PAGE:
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 Post subject: Penn Station on "The American Experience"
PostPosted: Wed Feb 19, 2014 8:45 am 

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Title says it all:

http://www.pbs.org/wgbh/americanexperie ... iler/penn/


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 Post subject: Re: Penn Station on "The American Experience"
PostPosted: Wed Feb 19, 2014 10:59 am 

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Outstanding program with a lot of footage I never saw previously. I remember the destruction of Penn Station when I was very young. The loss of the above ground structure was labelled " A monumental act of vandalisim" by the NY Times. Final photos in the piece were of the columns and angels tossed into the Jersey marshes. I wonder if any remains above the surface and could be retrieved. The preserved eagles are distributed all over America.
Notable in the piece, was the rational for business over art, the logical decision to use the real estate for its potential value. But oh! What a sacrifice. Today, the city or state, would have purchased the edifice as a public mall, gallery, or ... something!

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 Post subject: Re: Penn Station on "The American Experience"
PostPosted: Wed Feb 19, 2014 11:24 am 

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Richard Glueck wrote:
Today, the city or state, would have purchased the edifice as a public mall, gallery, or ... something!


Or, a train station......

I used NYP several years ago to ride Amtrak. It was packed on a Sunday morning. I can only imagine what the cramped concourse and waiting areas are like during the weekday rush hour.

It is a shame the station was allowed to get dirty and decay like it did prior to demolition. Even if you watch the opening scenes in "The Seven Year Itch" you see blacked out skylights and just dirt and grime.

Post-restoration GCT is one of those places that makes you just go "wow" as you walk across the concourse. It is stunning. I can only imagine what it would have been like to walk around a restored Penn Station.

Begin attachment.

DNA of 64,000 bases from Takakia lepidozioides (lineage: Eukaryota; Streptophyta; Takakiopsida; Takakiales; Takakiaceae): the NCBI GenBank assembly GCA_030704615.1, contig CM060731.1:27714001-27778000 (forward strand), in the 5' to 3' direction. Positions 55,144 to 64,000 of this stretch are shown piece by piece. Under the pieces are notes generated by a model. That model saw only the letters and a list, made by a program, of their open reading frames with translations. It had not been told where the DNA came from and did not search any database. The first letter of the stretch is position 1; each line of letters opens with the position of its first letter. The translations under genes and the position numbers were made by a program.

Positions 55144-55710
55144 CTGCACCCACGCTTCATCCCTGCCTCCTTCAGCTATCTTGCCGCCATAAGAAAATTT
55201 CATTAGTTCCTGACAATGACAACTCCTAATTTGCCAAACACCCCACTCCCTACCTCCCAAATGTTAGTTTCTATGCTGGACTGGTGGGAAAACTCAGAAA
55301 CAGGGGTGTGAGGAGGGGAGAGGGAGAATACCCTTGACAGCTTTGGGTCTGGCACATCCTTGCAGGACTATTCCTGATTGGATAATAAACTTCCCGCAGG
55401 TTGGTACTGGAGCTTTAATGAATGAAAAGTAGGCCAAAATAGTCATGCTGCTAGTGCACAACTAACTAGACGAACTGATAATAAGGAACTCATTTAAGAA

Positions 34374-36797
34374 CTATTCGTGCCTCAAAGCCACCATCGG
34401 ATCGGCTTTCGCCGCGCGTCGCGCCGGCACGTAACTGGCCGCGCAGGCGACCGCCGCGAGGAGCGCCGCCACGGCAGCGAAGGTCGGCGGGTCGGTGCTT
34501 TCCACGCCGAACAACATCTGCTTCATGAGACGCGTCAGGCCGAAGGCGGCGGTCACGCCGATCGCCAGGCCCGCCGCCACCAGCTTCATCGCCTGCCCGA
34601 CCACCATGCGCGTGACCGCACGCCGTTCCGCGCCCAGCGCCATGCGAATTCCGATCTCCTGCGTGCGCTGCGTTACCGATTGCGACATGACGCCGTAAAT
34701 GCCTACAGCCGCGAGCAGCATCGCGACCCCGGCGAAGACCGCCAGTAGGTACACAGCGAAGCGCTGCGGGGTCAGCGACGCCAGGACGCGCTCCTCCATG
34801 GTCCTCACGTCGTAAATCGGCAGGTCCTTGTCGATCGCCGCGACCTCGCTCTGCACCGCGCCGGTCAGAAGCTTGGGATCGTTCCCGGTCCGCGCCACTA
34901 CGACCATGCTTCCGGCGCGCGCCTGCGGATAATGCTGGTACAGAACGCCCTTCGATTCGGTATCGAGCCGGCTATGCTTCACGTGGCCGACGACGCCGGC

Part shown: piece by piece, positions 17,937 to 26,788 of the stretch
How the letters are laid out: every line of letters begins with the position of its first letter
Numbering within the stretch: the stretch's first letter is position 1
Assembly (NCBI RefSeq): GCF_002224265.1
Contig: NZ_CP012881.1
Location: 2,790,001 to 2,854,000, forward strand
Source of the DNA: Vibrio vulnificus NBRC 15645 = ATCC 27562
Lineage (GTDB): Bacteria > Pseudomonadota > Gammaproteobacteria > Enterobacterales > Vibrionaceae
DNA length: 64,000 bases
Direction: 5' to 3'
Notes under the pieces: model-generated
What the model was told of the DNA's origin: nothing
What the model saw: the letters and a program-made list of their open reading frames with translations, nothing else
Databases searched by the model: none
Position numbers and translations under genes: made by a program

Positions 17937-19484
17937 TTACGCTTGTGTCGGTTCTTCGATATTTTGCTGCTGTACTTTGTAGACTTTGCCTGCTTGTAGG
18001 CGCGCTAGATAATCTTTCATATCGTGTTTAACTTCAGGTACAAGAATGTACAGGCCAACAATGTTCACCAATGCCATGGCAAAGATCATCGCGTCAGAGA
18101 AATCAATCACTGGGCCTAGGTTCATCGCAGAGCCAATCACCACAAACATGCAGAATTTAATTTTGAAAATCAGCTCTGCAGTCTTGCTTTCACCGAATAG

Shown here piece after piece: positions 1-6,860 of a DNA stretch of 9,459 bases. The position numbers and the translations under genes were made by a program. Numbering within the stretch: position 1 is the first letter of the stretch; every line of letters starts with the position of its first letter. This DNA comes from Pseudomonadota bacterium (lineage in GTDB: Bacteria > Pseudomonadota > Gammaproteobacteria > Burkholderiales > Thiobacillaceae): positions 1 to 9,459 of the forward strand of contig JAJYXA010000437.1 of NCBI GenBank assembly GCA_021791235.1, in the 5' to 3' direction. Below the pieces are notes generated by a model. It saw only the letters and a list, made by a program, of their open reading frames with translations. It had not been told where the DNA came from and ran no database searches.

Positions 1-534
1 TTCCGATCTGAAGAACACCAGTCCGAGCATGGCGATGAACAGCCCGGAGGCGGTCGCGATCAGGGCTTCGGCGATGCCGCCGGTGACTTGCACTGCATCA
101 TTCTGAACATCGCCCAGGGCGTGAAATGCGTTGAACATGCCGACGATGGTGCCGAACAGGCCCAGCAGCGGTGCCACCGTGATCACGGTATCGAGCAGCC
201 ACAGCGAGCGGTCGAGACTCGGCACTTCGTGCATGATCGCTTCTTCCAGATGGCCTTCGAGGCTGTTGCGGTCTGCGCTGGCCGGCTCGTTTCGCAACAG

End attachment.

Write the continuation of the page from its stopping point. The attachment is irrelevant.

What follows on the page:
O quam cito transit gloria mundi.

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 Post subject: Re: Penn Station on "The American Experience"
PostPosted: Wed Feb 19, 2014 3:15 pm 

Joined: Sun Dec 26, 2004 10:13 pm
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As tragic a loss as Penn was (not to mention the consequences of its demise are a borderline comical self-fulfilling prophecy of reprehensible planning decisions too evident every time I'm forced to navigate its pungent, labyrinthine bowels), its martyrdom was an essential catalyst for the creation of historic districts throughout the city which might not have happened otherwise. Noted preservationist Jane Jacobs, the silver-haired stalwart of that movement, compared the Penn protests not to a fight, but a wake—weak and without force. While notoriously tough to snag a New Yorker's attention, it's not hard to see how razing a pink granite passenger palace for that brutalist toilet of an arena accomplished what the picketers weren't able to. It's hard to imagine Lower Manhattan today if the likes of Jacobs, Jackie Onassis and others hadn't successfully swayed public opinion to disarm "power broker" Robert Moses from his schemes, such as stringing a 10-lane freeway through Greenwich Village, the SoHo cast iron district, Little Italy and Chinatown.